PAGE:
Second U.S. senator asks USDA to delay implementing Farm Bill

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Senator Cory Gardner of Colorado is the second U.S. lawmaker to ask the U.S. Department of Agriculture (USDA) to delay implementation of the 2018 Farm Bill until 2022.

In a letter to U.S. Agriculture Secretary Sonny Perdue, Gardner said the U.S. Domestic Hemp Production Program Interim Final Rule (IFR) in the Farm Bill, “as currently drafted, threatens the industrial hemp industry’s potential for Colorado’s farmers and seriously undermines this growing industry.”

‘Let industry thrive’

“I encourage you to delay the final implementation of the IFR and work directly with state regulators and the industry to ensure workable rules that allow the industry to thrive,” Gardner wrote in the letter.

New York Senator Charles Schumer earlier this month also called for delayed implementation of the Farm Bill, noting it would save money for farmers and producers at a time when they are under financial stress amid the current economic crisis brought on by COVID-19.

“The United States is now poised to transition from being a world-leading hemp importer to a world-leading hemp producer, and many look to Colorado farmers for guidance and clarity for the industry because Colorado is home to one of the longest-running state hemp programs,” Gardner wrote to Perdue.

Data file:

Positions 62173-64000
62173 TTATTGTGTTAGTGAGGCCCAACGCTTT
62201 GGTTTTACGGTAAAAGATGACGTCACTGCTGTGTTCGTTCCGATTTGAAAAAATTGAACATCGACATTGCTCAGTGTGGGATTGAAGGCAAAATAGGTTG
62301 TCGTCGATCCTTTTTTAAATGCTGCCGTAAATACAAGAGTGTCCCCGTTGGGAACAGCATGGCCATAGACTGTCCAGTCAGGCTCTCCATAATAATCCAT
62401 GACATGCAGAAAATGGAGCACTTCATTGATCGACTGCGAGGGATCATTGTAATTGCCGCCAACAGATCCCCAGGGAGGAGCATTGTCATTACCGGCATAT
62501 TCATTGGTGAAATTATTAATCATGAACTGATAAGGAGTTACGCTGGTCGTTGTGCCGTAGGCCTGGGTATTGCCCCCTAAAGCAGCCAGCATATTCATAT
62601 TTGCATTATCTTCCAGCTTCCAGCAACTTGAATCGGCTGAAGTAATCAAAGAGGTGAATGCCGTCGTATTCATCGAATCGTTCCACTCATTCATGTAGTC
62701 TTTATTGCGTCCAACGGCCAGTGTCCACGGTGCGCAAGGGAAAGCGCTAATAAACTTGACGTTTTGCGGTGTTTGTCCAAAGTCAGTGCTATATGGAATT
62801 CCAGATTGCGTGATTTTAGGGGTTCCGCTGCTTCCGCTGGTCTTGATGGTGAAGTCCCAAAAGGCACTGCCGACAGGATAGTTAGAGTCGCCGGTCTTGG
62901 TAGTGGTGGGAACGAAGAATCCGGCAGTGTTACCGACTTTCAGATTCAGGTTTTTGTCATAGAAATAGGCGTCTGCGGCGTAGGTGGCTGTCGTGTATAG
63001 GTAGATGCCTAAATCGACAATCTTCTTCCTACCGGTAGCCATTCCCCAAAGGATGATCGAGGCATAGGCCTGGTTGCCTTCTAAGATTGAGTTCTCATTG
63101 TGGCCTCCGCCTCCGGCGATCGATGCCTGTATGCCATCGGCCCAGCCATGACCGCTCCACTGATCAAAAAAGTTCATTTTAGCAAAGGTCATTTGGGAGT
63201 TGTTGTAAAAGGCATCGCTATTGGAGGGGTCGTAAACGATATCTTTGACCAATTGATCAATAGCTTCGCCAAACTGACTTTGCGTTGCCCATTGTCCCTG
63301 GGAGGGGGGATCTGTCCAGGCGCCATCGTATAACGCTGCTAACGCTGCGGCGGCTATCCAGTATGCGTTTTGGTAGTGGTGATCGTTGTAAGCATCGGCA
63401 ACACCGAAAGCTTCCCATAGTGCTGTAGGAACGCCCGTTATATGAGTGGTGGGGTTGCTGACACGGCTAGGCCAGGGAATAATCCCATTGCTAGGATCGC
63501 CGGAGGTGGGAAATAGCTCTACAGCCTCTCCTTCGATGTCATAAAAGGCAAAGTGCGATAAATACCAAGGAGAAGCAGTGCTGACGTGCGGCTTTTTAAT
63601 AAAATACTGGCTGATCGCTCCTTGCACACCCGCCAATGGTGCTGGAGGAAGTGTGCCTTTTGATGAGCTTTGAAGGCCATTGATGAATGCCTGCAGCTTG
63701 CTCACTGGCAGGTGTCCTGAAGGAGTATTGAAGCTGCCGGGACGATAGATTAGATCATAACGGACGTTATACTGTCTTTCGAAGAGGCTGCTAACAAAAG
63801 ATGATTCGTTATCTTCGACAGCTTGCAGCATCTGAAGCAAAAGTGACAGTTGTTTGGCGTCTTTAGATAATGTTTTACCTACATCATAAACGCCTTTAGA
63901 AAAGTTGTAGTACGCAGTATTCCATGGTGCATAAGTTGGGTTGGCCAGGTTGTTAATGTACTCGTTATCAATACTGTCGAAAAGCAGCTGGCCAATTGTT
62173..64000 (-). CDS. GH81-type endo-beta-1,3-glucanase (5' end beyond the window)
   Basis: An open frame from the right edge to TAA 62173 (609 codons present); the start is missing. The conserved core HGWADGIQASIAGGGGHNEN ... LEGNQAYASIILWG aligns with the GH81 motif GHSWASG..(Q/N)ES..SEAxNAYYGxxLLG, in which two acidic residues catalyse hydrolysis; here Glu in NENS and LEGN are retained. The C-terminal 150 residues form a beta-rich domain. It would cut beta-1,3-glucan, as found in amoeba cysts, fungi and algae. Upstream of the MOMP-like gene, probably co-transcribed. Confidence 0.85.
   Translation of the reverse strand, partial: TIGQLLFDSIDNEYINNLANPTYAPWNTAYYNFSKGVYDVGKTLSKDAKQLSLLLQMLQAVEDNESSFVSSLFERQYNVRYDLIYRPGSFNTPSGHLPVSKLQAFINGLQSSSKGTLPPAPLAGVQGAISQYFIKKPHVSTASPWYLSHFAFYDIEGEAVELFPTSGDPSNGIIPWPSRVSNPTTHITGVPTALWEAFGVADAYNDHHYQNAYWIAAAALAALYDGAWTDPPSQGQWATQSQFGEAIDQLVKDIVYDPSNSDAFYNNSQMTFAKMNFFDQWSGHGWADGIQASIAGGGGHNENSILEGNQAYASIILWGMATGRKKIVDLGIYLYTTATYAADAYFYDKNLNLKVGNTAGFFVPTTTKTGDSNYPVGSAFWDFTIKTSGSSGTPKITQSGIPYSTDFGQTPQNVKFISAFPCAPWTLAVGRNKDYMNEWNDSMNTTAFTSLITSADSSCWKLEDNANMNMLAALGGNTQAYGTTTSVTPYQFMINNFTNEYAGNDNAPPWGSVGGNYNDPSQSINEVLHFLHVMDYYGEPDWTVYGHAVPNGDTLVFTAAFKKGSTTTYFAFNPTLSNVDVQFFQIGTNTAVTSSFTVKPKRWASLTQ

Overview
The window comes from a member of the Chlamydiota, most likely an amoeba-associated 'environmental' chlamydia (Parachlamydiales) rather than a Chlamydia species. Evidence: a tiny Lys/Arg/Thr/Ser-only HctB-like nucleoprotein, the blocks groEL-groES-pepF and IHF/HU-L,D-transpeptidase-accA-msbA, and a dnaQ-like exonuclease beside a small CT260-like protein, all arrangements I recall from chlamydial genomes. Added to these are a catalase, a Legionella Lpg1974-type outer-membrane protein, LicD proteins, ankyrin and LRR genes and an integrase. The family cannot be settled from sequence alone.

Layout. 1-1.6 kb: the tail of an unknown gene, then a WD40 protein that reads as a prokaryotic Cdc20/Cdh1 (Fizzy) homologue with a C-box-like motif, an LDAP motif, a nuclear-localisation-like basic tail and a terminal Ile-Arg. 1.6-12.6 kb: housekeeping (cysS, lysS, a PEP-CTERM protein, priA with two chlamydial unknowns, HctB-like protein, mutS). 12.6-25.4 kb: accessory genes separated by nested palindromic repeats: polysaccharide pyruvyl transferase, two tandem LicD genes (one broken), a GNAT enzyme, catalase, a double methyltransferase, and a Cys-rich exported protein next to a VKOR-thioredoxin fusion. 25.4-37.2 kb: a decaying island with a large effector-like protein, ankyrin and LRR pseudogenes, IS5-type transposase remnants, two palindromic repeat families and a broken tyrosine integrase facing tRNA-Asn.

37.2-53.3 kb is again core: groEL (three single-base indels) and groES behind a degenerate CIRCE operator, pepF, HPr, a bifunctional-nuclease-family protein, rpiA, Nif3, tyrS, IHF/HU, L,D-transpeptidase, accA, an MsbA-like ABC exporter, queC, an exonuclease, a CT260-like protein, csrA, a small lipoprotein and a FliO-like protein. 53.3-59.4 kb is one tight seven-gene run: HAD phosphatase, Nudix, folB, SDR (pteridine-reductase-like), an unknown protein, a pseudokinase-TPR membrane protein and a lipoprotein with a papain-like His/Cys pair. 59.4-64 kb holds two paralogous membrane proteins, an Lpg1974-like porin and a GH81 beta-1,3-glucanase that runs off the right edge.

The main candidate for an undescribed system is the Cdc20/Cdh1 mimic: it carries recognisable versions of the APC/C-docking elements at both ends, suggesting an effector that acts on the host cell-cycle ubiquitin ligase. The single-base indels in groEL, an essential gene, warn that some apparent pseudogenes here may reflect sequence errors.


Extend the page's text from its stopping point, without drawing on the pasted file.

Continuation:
Looking for balance

Colorado has about 2,600 active hemp registrations, and state farmers grew nearly 90,000 acres (~36,000 hectares) of hemp last year. “Colorado farmers have been at the forefront of the hemp industry, driving change and innovation across the country,” Gardner said. “The state carefully balances regulatory oversight and economic support, allowing it to have a thriving industry and be a leader to other states.”

The National Association of State Departments of Agriculture, and the National Industrial Hemp Council have also asked for a delay in implementing the Farm Bill. Should it be delayed, hemp growers and producers could continue to operate under the 2014 Farm Bill‘s pilot program. That would let them avoid what USDA estimates as $17,000 (€14,500) in compliance costs associated with the new rules.

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